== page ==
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RE: Alquist Priolo Occupancy

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Has anyone ever tracked fault traces produced by subsequent earthquakes on a given section of a given fault?  Will the future trace follow the past trace?  I doubt it.  In alluvium, if the shaking that produced the trace resulted in consolidation or compaction of the soil adjacent to the trace, it seems most probable that the next trace, if it occurs, will follow a different course through the alluvium; but who know?  It’s a shell game that I wouldn’t play.

 

Nels Roselund, SE

South San Gabriel, CA

njineer(--nospam--at)att.net


From: Jnapd(--nospam--at)aol.com [mailto:Jnapd(--nospam--at)aol.com]
Sent: Wednesday, June 22, 2005 5:28 PM
To: seaint(--nospam--at)seaint.org
Subject: Re: Alquist Priolo Occupancy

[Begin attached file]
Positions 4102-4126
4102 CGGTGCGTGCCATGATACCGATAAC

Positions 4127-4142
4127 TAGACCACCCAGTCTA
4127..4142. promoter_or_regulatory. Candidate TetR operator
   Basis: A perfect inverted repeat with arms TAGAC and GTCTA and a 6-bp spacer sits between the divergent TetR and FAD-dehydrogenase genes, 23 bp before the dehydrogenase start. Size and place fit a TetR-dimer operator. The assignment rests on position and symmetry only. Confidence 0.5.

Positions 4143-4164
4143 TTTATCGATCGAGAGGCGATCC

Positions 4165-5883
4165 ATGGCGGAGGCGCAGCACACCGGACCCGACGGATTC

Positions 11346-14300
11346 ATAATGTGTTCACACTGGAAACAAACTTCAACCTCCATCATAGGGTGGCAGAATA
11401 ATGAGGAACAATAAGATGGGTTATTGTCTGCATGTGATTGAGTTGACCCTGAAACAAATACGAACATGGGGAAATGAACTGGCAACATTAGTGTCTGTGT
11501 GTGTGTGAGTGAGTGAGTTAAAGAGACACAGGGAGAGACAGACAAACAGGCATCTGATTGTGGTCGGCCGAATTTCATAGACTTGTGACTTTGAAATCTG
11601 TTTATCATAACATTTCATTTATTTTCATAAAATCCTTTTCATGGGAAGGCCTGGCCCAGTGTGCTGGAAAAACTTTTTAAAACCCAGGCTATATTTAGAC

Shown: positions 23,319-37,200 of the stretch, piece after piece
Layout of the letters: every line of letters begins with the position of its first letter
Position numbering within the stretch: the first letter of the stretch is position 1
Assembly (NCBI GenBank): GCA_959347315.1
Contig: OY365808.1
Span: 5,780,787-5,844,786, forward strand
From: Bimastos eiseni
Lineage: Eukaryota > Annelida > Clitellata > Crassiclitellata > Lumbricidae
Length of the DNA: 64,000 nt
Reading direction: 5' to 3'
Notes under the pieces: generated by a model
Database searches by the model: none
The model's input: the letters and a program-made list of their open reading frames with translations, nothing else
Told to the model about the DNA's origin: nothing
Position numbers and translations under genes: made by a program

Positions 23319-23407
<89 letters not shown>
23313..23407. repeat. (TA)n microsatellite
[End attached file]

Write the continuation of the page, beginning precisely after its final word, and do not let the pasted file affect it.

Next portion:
Paul:

In our area the county Geologist determines the set back from a known fault trace.

The Architect has no input or knowledge for that matter. Usually it is 50 feet to any building structure except site work and minor walls. Retaining walls crossing the fault trace, you are asking for a lawsuit.

 

As an engineer you would not build a structure across a know fault trace. We have an understanding of the probable damage that will occur and the structure will become non useable to the client.

 

Sometime we have to protect our clients from their own stupidity....

 

Joe Venuti
Johnson & Nielsen Associates
Palm Springs, CA